We know that solar power use is expanding rapidly. According to the U.S. Energy Information Administration, solar-generated electricity — including distributed solar — expanded by 22% year-over-year in the first six months of 2020.
At the same time, the price of solar power is collapsing. The two go hand-in-hand.
Better yet, it could be very profitable for you.
The EIA just reported that the price of solar panels alone (not including installation costs) dropped nearly nine times over since 2006. In other words, module prices decreased from $3.50 per peak watt in 2006 to 40 cents per peak watt in 2019.
And prices keep falling. The website PVInsights.com shows the average price for a polycrystalline solar PV module (your typical solar panel) has an average cost of about 17 cents per watt. That means the roughly $2 per watt price of solar in 2010 was approximately 12 times higher than it is today.
And that means tremendous savings for anyone installing solar power.
My friend Patrick Repper is one such person. He’s having a solar system installed at his new home in North Carolina. The size of the system is 15.695 kilowatts, and it comes with a 25-year warrantee. It should produce 18,592 kilowatts per year. It’s costing him $46,687.66. With a tax credit of $12,138.79, he will end up paying $34,548.87. For 25 years. That’s $1,381.95 a year, or $115 per month. Including fees, he’ll spend $183 per month on power.
Patrick explains that since his local provider, Duke Energy Corp. (NYSE: DUK, Rated C), raises its rates by 3% to 5% per year, this deal is a no-brainer.
“I’ll reduce my monthly average cost, change a variable cost into a fixed cost and reduce my carbon footprint,” Patrick told me.
And, not for nothing, $34,500 is less than I paid for my Honda.
So why is the price of solar panels falling through the floor — faster than many experts thought possible? There are a couple reasons …
The Chinese are driving the price drop by manufacturing efficient solar cells cheaper than many experts thought possible. Chinese multicrystalline silicon modules are the most common type on the world market. The Chinese make them at scale, they make them fast and they are making these modules less expensively all the time.
PERCs of the Job
There are different types of solar cells and new tech is coming along all the time. One that has been a game-changer for efficiency (and therefore price) is the “Passivated Emitter and Rear Contact” solar cell, or PERC.
This allows some of the sun’s rays to reflect back into the solar cell, giving them another opportunity to be turned into energy. This modification allows PERC cells to produce anywhere from 6% to 12% more energy than conventional panels, making the systems more efficient and lowering the overall cost per watt.
Starting next year, any new commercial or residential property built in California MUST have solar panels. California is a trend-setter for the nation, so expect that trend to spread — ESPECIALLY if Democratic presidential nominee Joe Biden is elected.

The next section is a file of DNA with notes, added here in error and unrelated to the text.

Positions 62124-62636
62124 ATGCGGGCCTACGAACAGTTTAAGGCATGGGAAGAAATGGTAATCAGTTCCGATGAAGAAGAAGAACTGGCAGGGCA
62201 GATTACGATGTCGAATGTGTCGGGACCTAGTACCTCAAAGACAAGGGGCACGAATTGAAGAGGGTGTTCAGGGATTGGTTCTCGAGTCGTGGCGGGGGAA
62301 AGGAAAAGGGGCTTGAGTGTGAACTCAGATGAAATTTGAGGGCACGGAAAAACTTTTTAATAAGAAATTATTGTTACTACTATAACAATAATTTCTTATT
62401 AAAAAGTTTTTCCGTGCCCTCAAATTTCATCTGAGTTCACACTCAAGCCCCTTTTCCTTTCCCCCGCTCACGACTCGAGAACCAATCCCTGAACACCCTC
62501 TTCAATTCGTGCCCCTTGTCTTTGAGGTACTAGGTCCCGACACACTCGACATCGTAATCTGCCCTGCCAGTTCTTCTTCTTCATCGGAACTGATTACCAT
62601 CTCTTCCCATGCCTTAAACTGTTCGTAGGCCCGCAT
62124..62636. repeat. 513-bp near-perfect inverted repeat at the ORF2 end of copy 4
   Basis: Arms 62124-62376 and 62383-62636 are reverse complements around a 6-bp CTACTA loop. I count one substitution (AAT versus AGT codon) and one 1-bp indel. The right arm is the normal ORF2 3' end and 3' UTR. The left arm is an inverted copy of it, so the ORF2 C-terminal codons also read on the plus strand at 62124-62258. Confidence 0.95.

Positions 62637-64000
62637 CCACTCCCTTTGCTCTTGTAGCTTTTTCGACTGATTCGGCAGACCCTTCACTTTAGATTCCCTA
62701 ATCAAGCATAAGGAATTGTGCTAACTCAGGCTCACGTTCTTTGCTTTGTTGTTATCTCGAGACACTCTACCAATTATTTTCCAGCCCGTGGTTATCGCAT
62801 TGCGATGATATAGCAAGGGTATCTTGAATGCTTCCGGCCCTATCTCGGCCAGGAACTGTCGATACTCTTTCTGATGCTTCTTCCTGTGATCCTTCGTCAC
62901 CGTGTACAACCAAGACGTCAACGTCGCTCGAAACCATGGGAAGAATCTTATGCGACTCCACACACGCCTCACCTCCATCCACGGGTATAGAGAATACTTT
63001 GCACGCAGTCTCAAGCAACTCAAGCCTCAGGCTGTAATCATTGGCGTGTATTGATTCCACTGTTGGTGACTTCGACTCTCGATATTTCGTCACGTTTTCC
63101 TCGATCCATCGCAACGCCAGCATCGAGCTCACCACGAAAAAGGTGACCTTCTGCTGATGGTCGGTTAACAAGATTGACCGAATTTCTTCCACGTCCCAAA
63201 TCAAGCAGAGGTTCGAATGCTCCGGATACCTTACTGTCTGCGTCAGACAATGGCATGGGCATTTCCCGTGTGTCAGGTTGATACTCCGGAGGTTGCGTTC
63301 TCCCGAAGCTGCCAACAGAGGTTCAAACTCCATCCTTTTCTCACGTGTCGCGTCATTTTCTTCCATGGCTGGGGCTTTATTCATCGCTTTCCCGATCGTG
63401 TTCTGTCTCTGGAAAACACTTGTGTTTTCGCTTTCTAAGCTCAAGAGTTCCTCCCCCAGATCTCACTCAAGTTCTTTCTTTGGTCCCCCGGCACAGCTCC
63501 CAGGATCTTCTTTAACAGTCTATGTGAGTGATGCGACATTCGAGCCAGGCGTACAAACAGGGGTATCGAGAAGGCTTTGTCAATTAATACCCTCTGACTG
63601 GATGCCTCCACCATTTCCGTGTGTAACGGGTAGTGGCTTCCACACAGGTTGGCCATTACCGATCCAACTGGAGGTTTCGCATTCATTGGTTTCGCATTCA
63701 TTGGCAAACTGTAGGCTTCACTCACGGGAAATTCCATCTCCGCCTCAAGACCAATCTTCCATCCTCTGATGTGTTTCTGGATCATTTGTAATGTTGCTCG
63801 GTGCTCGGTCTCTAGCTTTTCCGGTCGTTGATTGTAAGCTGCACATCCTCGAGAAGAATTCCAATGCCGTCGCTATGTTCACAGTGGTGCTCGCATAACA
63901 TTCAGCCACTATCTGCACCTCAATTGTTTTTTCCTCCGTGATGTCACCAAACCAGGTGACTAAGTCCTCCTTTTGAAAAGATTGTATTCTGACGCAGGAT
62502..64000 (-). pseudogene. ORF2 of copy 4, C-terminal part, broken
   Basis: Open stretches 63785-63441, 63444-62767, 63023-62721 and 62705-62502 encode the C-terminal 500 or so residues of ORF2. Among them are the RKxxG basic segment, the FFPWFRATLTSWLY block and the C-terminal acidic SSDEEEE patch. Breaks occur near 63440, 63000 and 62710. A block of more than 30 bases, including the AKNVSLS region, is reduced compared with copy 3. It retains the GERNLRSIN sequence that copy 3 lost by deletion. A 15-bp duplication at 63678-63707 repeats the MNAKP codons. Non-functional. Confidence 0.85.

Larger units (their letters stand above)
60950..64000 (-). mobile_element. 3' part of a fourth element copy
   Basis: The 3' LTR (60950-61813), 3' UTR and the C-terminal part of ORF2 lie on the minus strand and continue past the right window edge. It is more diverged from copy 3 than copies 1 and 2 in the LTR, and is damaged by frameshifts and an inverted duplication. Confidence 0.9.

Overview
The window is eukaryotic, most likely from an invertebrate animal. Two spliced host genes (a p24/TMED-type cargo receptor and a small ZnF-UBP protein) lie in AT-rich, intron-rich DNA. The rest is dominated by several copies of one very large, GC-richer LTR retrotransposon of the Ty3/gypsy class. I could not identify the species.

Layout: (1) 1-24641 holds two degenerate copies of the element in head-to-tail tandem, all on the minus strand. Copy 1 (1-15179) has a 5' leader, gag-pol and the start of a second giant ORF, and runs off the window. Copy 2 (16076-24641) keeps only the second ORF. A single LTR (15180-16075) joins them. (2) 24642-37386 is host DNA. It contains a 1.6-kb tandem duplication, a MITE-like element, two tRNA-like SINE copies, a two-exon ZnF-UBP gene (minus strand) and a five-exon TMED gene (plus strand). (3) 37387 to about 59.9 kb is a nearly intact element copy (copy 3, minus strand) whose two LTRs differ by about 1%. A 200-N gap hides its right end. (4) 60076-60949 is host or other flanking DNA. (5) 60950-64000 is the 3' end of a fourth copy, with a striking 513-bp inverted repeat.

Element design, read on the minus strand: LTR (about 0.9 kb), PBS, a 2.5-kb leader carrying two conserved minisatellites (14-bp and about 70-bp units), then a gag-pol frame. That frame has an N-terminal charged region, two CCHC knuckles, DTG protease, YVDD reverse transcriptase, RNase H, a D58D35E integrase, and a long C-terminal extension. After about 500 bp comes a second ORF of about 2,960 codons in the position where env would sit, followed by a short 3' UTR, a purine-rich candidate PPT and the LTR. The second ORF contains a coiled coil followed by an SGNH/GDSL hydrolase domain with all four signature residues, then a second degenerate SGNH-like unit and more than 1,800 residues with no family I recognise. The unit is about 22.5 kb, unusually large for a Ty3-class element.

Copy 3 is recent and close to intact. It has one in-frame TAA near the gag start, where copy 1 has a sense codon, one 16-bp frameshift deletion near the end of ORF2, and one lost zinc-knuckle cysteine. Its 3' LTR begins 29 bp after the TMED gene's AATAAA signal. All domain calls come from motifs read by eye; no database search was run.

That’s because Biden has committed to the “Green New Deal,” which, among other things, boosts America’s commitment to solar power.
Details are vague, but we can expect a Biden administration to renew the solar Investment Tax Credit (ITC), which started at 30% but drops to 26% this year, 22% in 2021 and zero in 2022. The ITC has sparked an average 54% increase in installations since its inception.
Another development is transparent solar cells for windows. Researchers at the University of Michigan have developed an organic — carbon-based, rather than conventional silicon — color-neutral solar cell with 8.1% efficiency and 43.3% transparency.
The U.S. Department of Energy Solar Energy Technologies Office and the Office of Naval Research back this technology, so expect to see this on building projects in the near future.
In fact, the U.S. military is investing in solar as a cost-saving measure. A 1.1-megawatt floating solar power system is being tested at Fort Bragg right now. According to energy services firm Ameresco, Inc. (NYSE: AMRC, Rated B-): “In year one of the performance period, the contract will result in utility cost savings for the Army of over $2 million, a reduction in site energy use of 7% and a site water use reduction of 20%.”
You don’t have to be Captain Planet to know solar is good for the Earth overall. Just this past year, Greenland shed the most ice ever recorded. Siberia is on fire, joining the West Coast of the U.S., Brazil, Australia and other hot spots around the world in widespread climate-change enhanced infernos.
U.S. scientists give a better than 99% chance that most years in the next decade will land among the planet’s top 10 hottest on record, and a 75% chance that all of them will.
There’s still time to turn things around. To do that, we need to use less coal. We need to use more solar and other “greener” power sources.
Powering Up Profits
The shift to solar and other renewables is a megatrend. The question for investors now is “how can I make money from this megatrend?”
An easy way is the Invesco Solar ETF (NYSE: TAN, Rated C). It contains a bunch of the best names in the business.
You can do even better buying individual stocks. I gave one to my Supercycle Investor subscribers back in June that’s already up more than 65%! There’s more where that came from.
The future of solar is bright indeed. Cheaper solar modules will drive demand going forward, and a Green New Deal could kick this megatrend into overdrive. This is a trend you want to ride.
All the best,